- provision of attractive nesting substrate on National Wildlife Refuges and other protected areas; the provision of secure nesting substrate is an essential component of the long-term strategy to conserve the birds; birds nesting in the protected area then forage widely around the colony, on both protected land and private property
- assisting private property owners to provide nesting substrate; this program, with funding by the Landowner Incentive Program (http://wsfrprograms.fws.gov/Subpages/GrantPrograms/LIP/LIP.htm) of the U.S. Fish & Wildlife Service's Wildlife & Sport Fish Restoration Programs, provides funding to private property owners who agree to provide specific habitat conditions in exchange for grant support; this program has for several years been supporting landowers who wish to assist efforts to conserve tricolors. However, funding for the LIP program was not provided in the 2008 Department of the Interior budget, and unless funding is restored, financial support for on-the-ground conservation actions will not be available from this source.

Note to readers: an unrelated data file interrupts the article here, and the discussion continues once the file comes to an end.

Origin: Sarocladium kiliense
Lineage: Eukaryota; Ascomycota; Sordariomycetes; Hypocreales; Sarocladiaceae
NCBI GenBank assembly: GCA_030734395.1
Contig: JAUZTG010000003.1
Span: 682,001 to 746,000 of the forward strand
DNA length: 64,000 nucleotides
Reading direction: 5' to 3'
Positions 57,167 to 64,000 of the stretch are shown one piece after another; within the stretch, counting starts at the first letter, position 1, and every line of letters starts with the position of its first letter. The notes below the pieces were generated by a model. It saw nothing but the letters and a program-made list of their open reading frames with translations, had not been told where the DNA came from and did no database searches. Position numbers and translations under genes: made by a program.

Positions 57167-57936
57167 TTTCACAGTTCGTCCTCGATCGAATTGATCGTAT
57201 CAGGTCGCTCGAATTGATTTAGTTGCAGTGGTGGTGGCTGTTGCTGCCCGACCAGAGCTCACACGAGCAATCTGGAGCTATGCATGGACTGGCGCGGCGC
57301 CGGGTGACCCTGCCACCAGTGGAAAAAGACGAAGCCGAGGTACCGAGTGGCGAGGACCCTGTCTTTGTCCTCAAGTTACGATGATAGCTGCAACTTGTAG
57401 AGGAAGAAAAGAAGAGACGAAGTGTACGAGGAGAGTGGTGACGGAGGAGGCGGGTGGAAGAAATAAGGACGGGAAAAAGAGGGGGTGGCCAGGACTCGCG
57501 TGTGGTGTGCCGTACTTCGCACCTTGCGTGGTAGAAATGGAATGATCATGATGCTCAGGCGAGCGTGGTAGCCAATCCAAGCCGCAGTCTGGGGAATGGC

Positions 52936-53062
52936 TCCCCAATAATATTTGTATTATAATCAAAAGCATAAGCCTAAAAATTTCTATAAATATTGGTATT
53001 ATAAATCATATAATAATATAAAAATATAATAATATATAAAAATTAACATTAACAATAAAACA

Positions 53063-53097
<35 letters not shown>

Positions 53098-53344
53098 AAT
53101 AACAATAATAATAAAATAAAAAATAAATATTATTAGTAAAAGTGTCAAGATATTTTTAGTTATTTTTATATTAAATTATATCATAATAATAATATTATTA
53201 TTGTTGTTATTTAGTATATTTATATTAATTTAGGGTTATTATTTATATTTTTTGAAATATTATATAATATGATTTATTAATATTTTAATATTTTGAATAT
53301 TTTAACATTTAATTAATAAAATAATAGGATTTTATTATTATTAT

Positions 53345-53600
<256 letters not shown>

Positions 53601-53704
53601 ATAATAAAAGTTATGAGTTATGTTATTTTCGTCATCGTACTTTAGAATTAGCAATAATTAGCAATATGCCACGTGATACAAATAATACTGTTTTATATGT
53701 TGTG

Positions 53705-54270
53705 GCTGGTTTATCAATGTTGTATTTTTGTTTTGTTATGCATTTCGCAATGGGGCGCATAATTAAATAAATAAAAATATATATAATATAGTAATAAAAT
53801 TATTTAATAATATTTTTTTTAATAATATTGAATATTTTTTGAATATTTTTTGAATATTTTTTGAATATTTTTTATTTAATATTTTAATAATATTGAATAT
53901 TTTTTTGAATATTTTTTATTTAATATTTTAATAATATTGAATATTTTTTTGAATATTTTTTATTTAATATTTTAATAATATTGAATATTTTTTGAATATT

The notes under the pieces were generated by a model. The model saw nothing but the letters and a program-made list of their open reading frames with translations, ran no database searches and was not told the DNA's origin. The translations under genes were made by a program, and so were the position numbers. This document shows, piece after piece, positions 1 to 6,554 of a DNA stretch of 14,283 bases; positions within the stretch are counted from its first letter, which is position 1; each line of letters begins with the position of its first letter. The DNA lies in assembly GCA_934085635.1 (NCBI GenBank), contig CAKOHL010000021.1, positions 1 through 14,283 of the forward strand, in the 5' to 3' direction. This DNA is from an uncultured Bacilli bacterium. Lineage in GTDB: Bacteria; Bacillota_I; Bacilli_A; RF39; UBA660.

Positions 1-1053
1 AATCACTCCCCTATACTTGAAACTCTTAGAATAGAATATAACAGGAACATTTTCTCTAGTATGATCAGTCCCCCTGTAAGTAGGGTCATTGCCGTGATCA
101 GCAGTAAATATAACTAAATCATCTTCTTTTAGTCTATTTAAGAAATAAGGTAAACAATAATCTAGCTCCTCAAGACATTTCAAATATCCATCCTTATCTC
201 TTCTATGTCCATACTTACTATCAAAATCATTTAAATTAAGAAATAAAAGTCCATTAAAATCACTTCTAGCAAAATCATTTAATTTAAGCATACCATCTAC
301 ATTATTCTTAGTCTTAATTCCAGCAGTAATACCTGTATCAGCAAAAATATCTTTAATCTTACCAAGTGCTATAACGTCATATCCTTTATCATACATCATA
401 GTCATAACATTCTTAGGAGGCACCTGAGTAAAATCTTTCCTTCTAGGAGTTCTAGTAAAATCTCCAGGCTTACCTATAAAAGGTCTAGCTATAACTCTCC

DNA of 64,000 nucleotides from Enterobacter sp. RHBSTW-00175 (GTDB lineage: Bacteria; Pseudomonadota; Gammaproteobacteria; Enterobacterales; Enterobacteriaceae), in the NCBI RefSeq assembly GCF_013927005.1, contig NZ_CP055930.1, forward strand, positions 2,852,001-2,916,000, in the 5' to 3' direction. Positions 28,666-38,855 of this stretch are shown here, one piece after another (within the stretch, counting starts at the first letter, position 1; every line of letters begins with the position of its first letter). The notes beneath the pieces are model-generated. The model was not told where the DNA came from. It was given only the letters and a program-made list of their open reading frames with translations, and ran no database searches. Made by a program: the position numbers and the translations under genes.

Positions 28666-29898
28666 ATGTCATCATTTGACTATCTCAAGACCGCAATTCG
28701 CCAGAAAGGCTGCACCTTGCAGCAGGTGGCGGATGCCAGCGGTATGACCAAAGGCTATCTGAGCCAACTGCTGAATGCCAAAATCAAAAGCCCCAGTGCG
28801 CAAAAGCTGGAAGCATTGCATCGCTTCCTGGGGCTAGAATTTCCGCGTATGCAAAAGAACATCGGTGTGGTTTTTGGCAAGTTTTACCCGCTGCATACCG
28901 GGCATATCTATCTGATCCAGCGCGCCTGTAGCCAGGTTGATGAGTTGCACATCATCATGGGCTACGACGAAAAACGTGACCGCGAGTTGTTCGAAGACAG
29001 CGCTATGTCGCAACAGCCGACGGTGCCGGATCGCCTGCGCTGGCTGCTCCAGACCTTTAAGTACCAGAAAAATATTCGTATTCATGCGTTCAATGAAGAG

- provision of "lure grains", typically rolled corn, on the periphery of colonies to provide grains for birds that would otherwise consume grains from nearby dairies[g2:194 class="right"]
- triennial statewide survey; every 3 years, a volunteer statewide survey is performed to comprehensively monitor tricolor distribution and abundance
- education and outreach; brochures have been produced and distributed which educate landowners and agency personnel to the status of the tricolor and to efforts being made to conserve it; in addition, good working relations have been established with many landowners who permit monitoring of colonies on their properties; presentations to local Audubon chapters and similar conservation organizations provide additional education and outreach opportunities
- banding; by early 2015 nearly 57,000 tricolors have been banded since 2007, documenting spatial and temporal patterns of movements and providing estimates of life history parameters
- web portal; this web portal provides current, documented information on tricolors and access to data and reports provided by tricolor researchers, as well as web-based data input capabilities to participants in the triennial Statewide Surveys